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Still using SMS codes, really?

Sep 25, 2020

Claudio Marforio

By Claudio Marforio

Sep 25, 2020

 - By Claudio Marforio

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The use of SMS codes to authenticate users has long since passed its zenith, but this method is still used all over the world in various industries as a supposedly secure 2FA login. This method is also still considered secure by regulators, especially in the financial services industry or the health sector. This is surprising, in view of the known security risks and the increasing number of cyber attacks.

As early as June 2017, the National Institute of Standards and Technology (NIST) published guidelines on digital identity. In this special publication (800-63B), NIST strongly advised against using SMS codes for authentication. This is no accident… Various companies such as the British Metro Bank, Google or Yahoo have been victims of cyber attacks involving secure codes sent over SMS.

The security risks around SMS are varied and can be roughly divided into three categories; local attacks, attacks via mobile phone providers, and attacks via your own smartphone.

Local attacks

The sending and delivery of SMS messages is still based on a communication protocol from 1975, Signalling System 7 (SS7). If an attacker is located near the nearest radio tower, or near the victim’s device, this outdated protocol makes it possible to intercept a sent SMS message in real time without any problems. ens.

Mobile phone provider attacks

Mobile phone connections within Switzerland are secure. However, this does not always apply to connections abroad. The standards of encryption on the mobile networks vary greatly from country to country and make it easy for attackers to intercept messages. In other words, if a user abroad wants to log on to his e-banking platform, there is a potentially increased risk.

In addition, attackers often manage to get hold of a SIM card with stolen information through social engineering via mobile phone providers. By the time the victim recognizes the misuse, it is usually too late. These so-called “SIM swapping” attacks usually proceed very quickly. Dr. Security discusses more details in this blog post.

Smartphone attacks

One of the biggest risks is often hidden on your own Smartphone. For instance, it often happens that a child might install a game on their parents' Smartphone. What is probably less known, is that this app could simply read SMS messages received, even while in the background. Therefore be careful when installing apps! Check the app developer by carefully studying the originator. Not only game apps, but also crypto currency apps are popular “Trojan horses” for this kind of attacks.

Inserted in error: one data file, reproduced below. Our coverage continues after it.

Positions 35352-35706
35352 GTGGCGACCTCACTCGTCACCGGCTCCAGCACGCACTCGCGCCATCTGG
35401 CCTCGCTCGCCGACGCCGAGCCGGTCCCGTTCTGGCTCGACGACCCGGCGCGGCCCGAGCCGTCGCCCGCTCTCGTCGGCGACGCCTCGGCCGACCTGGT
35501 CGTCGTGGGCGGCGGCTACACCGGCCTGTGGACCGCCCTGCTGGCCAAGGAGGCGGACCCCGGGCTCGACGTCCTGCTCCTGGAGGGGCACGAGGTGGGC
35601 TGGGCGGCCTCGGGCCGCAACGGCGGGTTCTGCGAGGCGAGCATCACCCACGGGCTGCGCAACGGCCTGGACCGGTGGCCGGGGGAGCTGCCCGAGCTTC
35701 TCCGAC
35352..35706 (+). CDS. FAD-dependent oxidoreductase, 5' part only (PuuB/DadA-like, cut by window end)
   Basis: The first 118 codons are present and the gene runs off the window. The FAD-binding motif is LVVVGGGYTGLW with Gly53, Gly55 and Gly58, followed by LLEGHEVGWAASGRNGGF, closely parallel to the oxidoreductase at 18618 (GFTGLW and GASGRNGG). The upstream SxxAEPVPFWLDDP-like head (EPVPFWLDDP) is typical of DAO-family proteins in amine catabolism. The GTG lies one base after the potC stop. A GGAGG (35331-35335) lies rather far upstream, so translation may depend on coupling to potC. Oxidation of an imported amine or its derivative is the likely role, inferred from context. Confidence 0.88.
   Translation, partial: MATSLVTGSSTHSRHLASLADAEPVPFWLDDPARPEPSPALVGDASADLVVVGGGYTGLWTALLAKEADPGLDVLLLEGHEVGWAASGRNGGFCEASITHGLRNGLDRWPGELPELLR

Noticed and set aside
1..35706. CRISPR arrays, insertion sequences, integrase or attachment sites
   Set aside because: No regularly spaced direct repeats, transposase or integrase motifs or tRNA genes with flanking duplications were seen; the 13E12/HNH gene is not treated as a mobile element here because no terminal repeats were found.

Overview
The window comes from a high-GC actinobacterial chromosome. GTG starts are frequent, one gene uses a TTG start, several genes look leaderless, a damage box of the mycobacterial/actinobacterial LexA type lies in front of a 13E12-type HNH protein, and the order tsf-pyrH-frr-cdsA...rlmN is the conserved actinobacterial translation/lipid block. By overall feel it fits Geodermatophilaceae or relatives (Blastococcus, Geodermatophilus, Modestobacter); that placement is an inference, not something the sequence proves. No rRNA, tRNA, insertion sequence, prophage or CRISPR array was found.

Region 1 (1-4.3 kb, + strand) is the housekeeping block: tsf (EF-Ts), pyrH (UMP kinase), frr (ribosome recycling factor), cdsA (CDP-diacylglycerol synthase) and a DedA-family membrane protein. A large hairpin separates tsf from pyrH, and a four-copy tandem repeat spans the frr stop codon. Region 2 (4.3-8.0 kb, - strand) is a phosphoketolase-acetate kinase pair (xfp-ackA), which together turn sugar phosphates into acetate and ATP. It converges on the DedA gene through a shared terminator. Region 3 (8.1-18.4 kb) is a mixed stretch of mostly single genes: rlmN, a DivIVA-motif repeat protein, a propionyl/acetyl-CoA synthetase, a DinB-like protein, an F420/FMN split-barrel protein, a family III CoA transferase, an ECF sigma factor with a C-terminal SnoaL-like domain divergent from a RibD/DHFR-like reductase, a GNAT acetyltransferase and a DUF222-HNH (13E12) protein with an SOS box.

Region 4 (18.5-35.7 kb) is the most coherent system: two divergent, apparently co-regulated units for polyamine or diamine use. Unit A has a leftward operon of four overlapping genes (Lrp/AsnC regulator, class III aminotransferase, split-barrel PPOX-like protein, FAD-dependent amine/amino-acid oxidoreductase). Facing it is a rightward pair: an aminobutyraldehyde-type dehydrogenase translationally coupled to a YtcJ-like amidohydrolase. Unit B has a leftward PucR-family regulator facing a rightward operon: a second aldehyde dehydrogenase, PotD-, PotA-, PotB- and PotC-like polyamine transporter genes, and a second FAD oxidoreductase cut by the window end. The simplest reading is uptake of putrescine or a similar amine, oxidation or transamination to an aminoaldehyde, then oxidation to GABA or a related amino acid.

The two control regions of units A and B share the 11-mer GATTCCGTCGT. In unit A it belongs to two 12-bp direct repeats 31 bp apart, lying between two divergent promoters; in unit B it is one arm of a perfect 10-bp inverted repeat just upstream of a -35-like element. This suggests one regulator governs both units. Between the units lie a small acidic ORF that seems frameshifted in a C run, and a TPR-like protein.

Although not directly correlated, another widespread attack that leverages SMS messages, is the so-called “smishing” attacks (analogous to phishing via e-mail): criminals use SMS messages to ask the victim to log into a specifically crafted website to gather their sensitive personal data (such as e-banking access data). The messages give the impression of coming from a trustworthy entity (such as pretending to be from the post delivery service about a specific parcel delivery). Unfortunately, these attacks often work very well, since trust in SMS messages received on your own smartphones is generally much higher than in email.

Expensive and breaking the control chain

It is not only the security aspect that should discourage companies from using SMS messages, other factors also come into play and should be considered. SMS use is generally very expensive, because there are costs for each individual SMS that needs to be sent. There is also no control over whether an SMS is actually delivered, or by when it is delivered, and if it is actually read by the user. Especially in parts of Asia, SMS transmissions are often difficult, with carriers blocking or delaying their delivery. Using SMS messages often breaks insights into user behaviour: was the user’s phone in a secure location when interacting with the website? Was the SMS protected by local phone authentication (such as fingerprint, or FaceId), or could anyone, just by looking at the phone screen read out the SMS code? And finally, the burden of proof in case of abuse, according to many company terms and conditions, lies with the user, which is actually not fair: it becomes extremely difficult to understand what happened in case of attacks.

Win-Win for companies and users

The use of SMS codes for portal logins is still more secure than not using 2FA, but today there are various alternative authentication methods that are not only more secure but also more user-friendly, and give companies much greater insights into their own users behaviours. Futurae offers a variety of authentication methods that provide full flexibility for companies: from hardware to novel software-based solutions and protection against social engineering attacks. In addition, Futurae enables fast and uncomplicated integration into the existing infrastructure and reduces the total cost of ownership. Not only are expensive SMS costs eliminated, but also the often associated help desk calls in case of problems. SMS codes that never arrive – or reach an attacker – are a thing of the past!

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